Grave of the Firefly DVD (Isao Takahata, 1988)

(Plot discussed in close detail)

Looked at the DVD of Grave of the Fireflies. Decent enough dub (as if I was paying it much attention); no extras. Annoying '1/2' symbol hanging about on the upper right hand corner that I have no idea how to get rid of.

On umpteenth viewing, noticed how use of music was very spare--most of the film, and most of the moments that you'd consider the dramatic highpoints go on unemphasized, even casually tossed off (I'm thinking of the mother's death, shown only by a quick shot of maggots and the body being carried off) and Setsuko's (just a flat statement: "she never woke up again.").

Of course, Setsuko's gets the full treatment after the fact--flashbacks to her playing during their time in the shelter, and the final incineration--but it's difficult to imagine how else to treat this sort of thing, and when you think about it, there's a psychological basis for dwelling on her passing; Seita's remembering her when she was alive.

Outrageously repulsive moment: when the janitors find Seita's body, one of them picks up the fruit drop tin, opens it, tastes what's inside. Later we find out what the contents were.

It's possible to read Grave as a cautionary tale about the dangers of living outside of traditional society, of leading a nonconformist lifestyle; in a way the aunt represents the voice of wartime Japan, quietly supportive of the war effort, yet callous in the way she expresses that support--in the way she expresses sensible advice. You're against her the same time you know she's right; you're with the kids, the same time you know they're being very foolish. It's not so simple and straightforward a film as you'd think (tho I'm sure the dynamics of all this were found in the novel). They go off on their own, live (for a while anyway) a romantically free life, and because a war's going on, no one notices, or cares.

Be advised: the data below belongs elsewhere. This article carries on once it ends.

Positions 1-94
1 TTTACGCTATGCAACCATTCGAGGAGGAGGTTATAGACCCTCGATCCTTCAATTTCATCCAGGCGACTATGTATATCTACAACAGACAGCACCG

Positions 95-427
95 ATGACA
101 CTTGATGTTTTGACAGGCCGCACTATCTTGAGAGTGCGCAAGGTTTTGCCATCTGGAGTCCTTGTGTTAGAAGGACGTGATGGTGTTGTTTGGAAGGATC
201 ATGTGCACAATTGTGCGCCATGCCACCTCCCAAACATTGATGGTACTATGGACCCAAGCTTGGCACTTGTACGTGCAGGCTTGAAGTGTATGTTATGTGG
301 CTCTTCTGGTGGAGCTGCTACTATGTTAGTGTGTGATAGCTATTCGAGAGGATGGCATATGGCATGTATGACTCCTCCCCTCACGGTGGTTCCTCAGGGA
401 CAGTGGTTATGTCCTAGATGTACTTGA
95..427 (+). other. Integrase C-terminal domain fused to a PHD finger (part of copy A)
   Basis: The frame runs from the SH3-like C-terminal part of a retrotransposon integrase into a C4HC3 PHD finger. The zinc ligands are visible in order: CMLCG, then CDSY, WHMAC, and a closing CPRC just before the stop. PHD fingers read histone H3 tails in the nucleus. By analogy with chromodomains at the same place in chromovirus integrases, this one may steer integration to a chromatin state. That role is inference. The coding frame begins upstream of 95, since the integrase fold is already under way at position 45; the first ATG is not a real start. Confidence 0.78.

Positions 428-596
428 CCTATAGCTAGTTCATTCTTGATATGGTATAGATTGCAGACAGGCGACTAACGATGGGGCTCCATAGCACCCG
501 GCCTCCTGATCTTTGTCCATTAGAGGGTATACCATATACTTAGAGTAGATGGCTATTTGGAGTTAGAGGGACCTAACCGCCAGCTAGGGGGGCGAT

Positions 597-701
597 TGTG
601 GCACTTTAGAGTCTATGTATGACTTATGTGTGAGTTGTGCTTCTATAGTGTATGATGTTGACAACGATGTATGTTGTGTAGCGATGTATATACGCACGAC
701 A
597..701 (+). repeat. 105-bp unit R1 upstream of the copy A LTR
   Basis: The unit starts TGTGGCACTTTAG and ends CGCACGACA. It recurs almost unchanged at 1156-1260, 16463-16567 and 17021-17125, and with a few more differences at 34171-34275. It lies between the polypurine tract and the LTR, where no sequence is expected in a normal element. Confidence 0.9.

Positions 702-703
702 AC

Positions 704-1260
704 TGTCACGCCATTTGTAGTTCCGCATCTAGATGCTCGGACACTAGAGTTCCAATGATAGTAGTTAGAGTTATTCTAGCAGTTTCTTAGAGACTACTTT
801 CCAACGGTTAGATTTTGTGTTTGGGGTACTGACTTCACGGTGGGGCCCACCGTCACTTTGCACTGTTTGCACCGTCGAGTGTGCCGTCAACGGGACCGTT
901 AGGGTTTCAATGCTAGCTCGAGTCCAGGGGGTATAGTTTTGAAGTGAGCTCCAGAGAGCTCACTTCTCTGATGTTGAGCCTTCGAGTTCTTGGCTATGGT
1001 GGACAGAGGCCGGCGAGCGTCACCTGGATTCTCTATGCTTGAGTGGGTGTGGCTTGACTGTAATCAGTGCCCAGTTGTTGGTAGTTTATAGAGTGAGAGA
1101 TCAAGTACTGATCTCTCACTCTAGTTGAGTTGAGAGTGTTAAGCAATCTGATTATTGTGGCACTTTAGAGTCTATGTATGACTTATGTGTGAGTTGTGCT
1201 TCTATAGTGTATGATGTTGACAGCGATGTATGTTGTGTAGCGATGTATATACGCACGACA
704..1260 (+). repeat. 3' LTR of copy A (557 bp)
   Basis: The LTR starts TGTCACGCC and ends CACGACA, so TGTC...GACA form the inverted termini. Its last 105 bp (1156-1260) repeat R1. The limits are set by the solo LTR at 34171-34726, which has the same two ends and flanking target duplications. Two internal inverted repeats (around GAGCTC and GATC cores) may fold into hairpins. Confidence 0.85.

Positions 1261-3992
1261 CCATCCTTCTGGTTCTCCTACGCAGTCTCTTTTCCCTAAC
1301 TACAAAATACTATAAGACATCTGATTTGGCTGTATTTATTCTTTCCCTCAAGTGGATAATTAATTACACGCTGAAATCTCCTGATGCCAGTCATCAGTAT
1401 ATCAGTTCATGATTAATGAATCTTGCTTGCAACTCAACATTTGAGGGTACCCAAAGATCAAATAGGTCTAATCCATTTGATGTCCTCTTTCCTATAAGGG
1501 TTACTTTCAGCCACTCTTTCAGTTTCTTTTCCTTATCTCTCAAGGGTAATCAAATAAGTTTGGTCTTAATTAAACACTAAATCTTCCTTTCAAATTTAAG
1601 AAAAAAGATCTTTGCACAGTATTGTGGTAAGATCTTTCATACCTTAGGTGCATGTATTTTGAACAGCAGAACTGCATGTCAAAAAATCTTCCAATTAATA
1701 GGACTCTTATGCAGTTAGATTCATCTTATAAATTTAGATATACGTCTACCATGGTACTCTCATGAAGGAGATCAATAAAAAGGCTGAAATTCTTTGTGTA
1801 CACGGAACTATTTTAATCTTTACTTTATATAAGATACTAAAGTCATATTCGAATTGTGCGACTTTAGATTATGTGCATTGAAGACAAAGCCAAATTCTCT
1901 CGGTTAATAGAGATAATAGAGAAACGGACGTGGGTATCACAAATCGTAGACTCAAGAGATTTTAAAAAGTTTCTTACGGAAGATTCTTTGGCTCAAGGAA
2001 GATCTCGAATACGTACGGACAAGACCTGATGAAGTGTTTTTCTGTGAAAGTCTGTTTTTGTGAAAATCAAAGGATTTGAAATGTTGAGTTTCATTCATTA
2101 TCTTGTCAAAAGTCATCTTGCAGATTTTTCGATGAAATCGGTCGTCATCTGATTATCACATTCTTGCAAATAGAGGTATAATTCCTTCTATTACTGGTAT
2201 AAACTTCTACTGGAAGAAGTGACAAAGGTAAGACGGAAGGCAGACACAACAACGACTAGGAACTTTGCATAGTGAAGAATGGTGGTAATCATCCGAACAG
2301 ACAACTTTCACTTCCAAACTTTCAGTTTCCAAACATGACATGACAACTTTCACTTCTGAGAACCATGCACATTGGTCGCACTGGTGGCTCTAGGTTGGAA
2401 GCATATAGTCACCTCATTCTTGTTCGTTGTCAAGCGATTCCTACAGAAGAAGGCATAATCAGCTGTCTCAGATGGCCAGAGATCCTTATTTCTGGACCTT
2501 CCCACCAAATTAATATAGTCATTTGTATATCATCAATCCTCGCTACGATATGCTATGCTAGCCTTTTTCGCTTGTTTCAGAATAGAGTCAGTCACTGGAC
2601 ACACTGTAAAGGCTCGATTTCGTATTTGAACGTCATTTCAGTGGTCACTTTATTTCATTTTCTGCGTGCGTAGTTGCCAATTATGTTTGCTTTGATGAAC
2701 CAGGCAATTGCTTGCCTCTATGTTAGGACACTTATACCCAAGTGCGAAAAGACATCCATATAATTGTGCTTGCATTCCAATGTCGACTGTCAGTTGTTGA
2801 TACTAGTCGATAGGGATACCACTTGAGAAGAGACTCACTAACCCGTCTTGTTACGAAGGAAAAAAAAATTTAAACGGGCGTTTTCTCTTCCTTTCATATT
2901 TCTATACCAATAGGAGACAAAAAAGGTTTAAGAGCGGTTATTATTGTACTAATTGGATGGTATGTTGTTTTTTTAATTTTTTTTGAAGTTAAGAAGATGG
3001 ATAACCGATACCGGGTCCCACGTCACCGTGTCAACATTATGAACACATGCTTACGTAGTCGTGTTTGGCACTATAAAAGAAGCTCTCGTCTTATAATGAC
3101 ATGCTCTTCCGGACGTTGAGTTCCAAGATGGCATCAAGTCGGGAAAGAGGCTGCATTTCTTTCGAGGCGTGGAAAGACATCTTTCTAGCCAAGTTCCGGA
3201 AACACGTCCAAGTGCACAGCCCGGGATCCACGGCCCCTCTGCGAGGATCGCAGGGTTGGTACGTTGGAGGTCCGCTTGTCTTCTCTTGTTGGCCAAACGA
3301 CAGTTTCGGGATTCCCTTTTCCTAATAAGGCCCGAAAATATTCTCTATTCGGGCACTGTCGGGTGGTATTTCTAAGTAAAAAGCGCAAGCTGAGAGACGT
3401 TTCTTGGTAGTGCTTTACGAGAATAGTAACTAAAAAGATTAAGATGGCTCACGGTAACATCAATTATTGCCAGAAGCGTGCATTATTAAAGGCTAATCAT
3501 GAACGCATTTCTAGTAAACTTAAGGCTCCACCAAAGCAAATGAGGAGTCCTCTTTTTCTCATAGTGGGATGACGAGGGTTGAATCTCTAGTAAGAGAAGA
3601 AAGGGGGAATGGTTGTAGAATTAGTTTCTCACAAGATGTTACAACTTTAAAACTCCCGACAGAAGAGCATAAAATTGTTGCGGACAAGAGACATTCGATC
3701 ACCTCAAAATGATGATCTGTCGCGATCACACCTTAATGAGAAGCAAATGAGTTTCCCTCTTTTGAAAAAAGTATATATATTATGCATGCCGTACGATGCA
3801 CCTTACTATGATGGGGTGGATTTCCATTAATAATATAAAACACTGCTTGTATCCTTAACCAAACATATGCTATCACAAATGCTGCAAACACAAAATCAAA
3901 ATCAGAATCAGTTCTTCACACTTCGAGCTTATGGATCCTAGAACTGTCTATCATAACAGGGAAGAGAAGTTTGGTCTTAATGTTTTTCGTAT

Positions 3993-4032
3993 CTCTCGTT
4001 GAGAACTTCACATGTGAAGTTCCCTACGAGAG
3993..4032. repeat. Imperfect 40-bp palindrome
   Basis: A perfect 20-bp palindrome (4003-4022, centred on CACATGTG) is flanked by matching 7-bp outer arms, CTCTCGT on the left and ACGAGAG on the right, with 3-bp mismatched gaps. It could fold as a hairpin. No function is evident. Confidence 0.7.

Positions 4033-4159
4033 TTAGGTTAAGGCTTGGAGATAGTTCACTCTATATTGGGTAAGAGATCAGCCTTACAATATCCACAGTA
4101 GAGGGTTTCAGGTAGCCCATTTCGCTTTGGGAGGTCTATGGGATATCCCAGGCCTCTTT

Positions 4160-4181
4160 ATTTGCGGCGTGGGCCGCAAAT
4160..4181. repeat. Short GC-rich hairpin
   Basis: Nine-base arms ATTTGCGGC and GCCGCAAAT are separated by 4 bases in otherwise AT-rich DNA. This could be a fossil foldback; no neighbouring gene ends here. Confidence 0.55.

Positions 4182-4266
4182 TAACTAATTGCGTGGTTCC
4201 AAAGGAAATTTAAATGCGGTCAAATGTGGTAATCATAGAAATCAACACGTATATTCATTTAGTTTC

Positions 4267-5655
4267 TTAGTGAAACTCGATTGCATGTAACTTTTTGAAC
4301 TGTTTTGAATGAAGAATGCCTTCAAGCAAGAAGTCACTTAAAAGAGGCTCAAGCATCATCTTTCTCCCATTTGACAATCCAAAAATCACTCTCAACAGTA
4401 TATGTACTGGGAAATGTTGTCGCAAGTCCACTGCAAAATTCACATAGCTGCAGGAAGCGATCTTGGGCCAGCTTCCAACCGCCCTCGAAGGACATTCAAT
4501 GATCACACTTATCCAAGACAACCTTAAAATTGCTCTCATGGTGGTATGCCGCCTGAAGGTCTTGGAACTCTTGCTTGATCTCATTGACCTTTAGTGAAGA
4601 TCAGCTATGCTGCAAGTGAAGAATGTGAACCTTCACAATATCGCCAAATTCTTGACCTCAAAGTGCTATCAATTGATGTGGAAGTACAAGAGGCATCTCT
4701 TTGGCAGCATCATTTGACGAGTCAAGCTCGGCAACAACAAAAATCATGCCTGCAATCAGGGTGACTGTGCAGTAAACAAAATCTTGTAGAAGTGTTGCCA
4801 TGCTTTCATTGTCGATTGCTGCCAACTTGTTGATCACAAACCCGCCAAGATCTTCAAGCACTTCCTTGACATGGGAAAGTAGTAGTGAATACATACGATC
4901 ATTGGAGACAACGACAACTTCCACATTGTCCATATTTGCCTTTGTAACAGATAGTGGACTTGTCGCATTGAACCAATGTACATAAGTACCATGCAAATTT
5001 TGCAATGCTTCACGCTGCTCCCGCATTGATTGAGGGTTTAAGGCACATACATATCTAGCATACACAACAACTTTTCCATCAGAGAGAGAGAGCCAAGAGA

When things start to go bad, and even money can't buy food--this part is the most difficult for me to watch--Seita stubbornly sticks to their plan. Are we still with them? We are, emotionally, but now different feelings intrude--why don't they go back and apologize (and in fact someone says that very thing out loud)? Why don't they seek help from the government--at the very least, from the cityofficials? Your pity is alloyed with exasperation, perhaps a little anger. Why do they wilfully do this? Their excuses start to ring a little hollow--the school and factory where they lived burned down, they don't know where their other relatives are, and (most common excuse) their father's going to help them somehow. When that final crutch is taken away (the father's revealed to have died), they're left with a handful of half-assed excuses and a desperate situation incarnated in Setsuko's severely starved body.

Is it a great film? I think so. Strangely, crying in this picture is something people admit to all the time, some of them constantly, but I don't think any brimming over of the cup is requested by Takahata except on one particular occasion, the final incineration, and even there, I don't feel Takahata actually demands anything; it feels like it just happens, of its own will.

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